New mapping tools can also be a powerful force for advocacy, social change, and even fundraising. One great example of strategically used map mashup to promote a cause is This is an education/advocacy project to raise awareness of the impact of nuclear weapons as well as to call people to action and ask for donation. This map mashup combines Google Maps with Flickr photos of various nuclear hazards, and mashes them with background information on the danger of nuclear weapons. By clicking on the map pushpins, users are instantly redirected to the organization’s Web site with additional data. In the same way, users can upload printable posters. This is a new form of online outreach and a powerful tool to engage and mobilize people. The Peace Education Fond (PEF) has increased the number of visitors on its Web site, many of them coming from the Stopnewnukes mashup site. Users’ meshup posts to StumbleUpon (and to the other bookmarking sites) contributed greatly to the increase of PEF Web site’s traffic and raised the visibility of the organization’s cause.

Another good example of an effective usage of map mashups to tell the story in a new, refined way is It presents US Presidential candidates by combining data and multimedia from Google Maps, YouTube, and Google news feeds for each candidate, in addition to their basic bio facts. It is a new map mashup, uploaded on May 27, and it will surely be virally spread in the future.

As this example shows, when used in political arena, map mashups can provide professional communicators new ways to tell the story and, what is more important, to tell it in an interesting and visually effective way. Given that we live in an information saturated world, map mashups with their capacity to accumulate multiple layers of data, and often, multimedia data formats into one coherent whole, prove to be useful and time-saving tools. Instead of browsing endlessly in order to gather scattered facets of the story, users now are getting centralized patchwork content. What is more important, a Google survey has shown that 80% of all data can be easily presented in the form of maps. And it means a huge possibility for strategic communicators.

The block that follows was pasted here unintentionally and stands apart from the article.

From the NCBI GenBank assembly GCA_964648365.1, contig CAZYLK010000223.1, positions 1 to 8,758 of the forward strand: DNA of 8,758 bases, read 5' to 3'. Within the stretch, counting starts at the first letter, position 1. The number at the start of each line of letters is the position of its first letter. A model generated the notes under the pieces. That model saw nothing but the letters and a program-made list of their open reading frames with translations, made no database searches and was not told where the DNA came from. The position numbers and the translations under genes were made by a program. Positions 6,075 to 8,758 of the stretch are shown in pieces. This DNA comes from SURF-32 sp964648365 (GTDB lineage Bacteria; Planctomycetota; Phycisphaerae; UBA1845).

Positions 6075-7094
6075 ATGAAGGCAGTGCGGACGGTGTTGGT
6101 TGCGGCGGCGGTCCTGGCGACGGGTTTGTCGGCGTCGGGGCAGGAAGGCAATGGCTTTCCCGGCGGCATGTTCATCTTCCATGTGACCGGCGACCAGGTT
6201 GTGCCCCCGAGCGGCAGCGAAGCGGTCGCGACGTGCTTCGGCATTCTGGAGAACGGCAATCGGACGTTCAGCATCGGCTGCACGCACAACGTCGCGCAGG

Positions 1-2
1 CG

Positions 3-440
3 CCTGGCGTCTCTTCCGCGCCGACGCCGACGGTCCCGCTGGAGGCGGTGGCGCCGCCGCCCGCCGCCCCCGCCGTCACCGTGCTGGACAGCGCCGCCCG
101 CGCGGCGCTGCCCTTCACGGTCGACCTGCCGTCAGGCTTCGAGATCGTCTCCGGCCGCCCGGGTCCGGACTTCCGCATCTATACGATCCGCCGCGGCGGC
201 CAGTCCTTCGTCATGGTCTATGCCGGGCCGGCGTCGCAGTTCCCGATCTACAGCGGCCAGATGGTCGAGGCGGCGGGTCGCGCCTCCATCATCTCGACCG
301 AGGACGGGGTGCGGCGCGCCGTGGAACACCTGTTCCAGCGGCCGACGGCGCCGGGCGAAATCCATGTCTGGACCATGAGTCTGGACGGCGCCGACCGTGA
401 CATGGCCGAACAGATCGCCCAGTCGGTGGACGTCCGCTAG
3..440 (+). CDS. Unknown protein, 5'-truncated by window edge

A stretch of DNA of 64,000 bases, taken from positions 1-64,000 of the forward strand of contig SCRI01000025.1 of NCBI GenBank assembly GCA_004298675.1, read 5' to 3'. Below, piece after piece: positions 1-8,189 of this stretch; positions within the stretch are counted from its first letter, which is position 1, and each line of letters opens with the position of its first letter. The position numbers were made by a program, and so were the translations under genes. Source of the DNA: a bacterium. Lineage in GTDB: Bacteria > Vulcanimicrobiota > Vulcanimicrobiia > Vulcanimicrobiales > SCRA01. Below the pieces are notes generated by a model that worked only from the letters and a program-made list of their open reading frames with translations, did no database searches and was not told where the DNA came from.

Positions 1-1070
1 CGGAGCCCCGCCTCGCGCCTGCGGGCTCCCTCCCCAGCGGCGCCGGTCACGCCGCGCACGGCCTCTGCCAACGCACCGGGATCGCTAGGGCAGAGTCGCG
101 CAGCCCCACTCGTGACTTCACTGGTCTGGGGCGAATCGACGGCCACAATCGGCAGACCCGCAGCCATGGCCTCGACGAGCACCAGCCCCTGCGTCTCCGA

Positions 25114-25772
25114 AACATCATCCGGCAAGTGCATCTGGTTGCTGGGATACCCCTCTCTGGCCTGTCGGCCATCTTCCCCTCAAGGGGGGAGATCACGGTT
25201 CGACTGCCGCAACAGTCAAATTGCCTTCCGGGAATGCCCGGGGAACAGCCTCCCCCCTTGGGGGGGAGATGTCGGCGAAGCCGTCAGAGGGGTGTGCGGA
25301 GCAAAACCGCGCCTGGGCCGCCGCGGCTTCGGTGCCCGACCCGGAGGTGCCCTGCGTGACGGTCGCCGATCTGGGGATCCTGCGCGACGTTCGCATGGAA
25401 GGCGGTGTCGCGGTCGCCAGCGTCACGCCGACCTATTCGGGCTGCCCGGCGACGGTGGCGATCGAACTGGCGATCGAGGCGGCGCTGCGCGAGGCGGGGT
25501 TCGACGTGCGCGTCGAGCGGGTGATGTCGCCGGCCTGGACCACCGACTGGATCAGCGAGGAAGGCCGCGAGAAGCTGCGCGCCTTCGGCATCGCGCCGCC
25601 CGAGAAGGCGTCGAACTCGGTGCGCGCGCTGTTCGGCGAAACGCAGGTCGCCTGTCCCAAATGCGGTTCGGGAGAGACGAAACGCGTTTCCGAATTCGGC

These are only a few examples of many possible usages of map mashups for strategic communication. With flourish of micro-blogging tools and their incorporation in maps to create real-time map mashups, such as this Live Disney map (Twitter lifestrem and Flickr pictures mashed with the locations of Disney’s visitors), maps have become more dynamic and even alive. This is a new way how data is used and presented. Many maps are even made portable—users can take them in the forms of widgets or badges (like the “mapdangito”) and embed them to their own Web sites, which adds a powerful viral capacity to their value.

The future of the online communication has been changed with map mashups applications and communicators need to embrace these trends and use them strategically and creatively in their communication campaigns.